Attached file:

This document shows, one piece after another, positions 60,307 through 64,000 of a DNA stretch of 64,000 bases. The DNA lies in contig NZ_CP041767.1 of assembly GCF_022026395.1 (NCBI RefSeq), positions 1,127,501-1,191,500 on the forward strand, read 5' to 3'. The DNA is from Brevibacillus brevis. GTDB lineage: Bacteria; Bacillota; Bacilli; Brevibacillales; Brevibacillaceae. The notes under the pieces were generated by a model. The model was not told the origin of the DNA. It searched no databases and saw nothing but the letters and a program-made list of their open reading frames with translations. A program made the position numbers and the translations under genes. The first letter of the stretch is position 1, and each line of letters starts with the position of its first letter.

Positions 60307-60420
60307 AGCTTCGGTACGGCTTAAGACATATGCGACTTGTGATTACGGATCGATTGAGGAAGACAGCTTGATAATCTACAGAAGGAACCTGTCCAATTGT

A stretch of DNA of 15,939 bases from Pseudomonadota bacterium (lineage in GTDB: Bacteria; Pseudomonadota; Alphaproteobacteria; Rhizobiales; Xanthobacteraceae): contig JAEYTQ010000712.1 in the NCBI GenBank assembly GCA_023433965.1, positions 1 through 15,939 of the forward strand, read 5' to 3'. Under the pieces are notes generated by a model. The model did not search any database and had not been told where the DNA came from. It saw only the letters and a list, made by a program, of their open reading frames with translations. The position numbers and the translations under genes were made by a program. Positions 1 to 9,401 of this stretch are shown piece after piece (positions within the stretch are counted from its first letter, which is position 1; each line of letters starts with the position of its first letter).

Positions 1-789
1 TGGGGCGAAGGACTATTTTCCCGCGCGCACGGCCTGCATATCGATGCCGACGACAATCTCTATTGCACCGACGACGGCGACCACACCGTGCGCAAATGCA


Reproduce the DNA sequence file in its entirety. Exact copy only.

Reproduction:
This document shows, one piece after another, positions 60,307 through 64,000 of a DNA stretch of 64,000 bases. The DNA lies in contig NZ_CP041767.1 of assembly GCF_022026395.1 (NCBI RefSeq), positions 1,127,501-1,191,500 on the forward strand, read 5' to 3'. The DNA is from Brevibacillus brevis. GTDB lineage: Bacteria; Bacillota; Bacilli; Brevibacillales; Brevibacillaceae. The notes under the pieces were generated by a model. The model was not told the origin of the DNA. It searched no databases and saw nothing but the letters and a program-made list of their open reading frames with translations. A program made the position numbers and the translations under genes. The first letter of the stretch is position 1, and each line of letters starts with the position of its first letter.

Positions 60307-60420
60307 AGCTTCGGTACGGCTTAAGACATATGCGACTTGTGATTACGGATCGATTGAGGAAGACAGCTTGATAATCTACAGAAGGAACCTGTCCAATTGT

A stretch of DNA of 15,939 bases from Pseudomonadota bacterium (lineage in GTDB: Bacteria; Pseudomonadota; Alphaproteobacteria; Rhizobiales; Xanthobacteraceae): contig JAEYTQ010000712.1 in the NCBI GenBank assembly GCA_023433965.1, positions 1 through 15,939 of the forward strand, read 5' to 3'. Under the pieces are notes generated by a model. The model did not search any database and had not been told where the DNA came from. It saw only the letters and a list, made by a program, of their open reading frames with translations. The position numbers and the translations under genes were made by a program. Positions 1 to 9,401 of this stretch are shown piece after piece (positions within the stretch are counted from its first letter, which is position 1; each line of letters starts with the position of its first letter).

Positions 1-789
1 TGGGGCGAAGGACTATTTTCCCGCGCGCACGGCCTGCATATCGATGCCGACGACAATCTCTATTGCACCGACGACGGCGACCACACCGTGCGCAAATGCA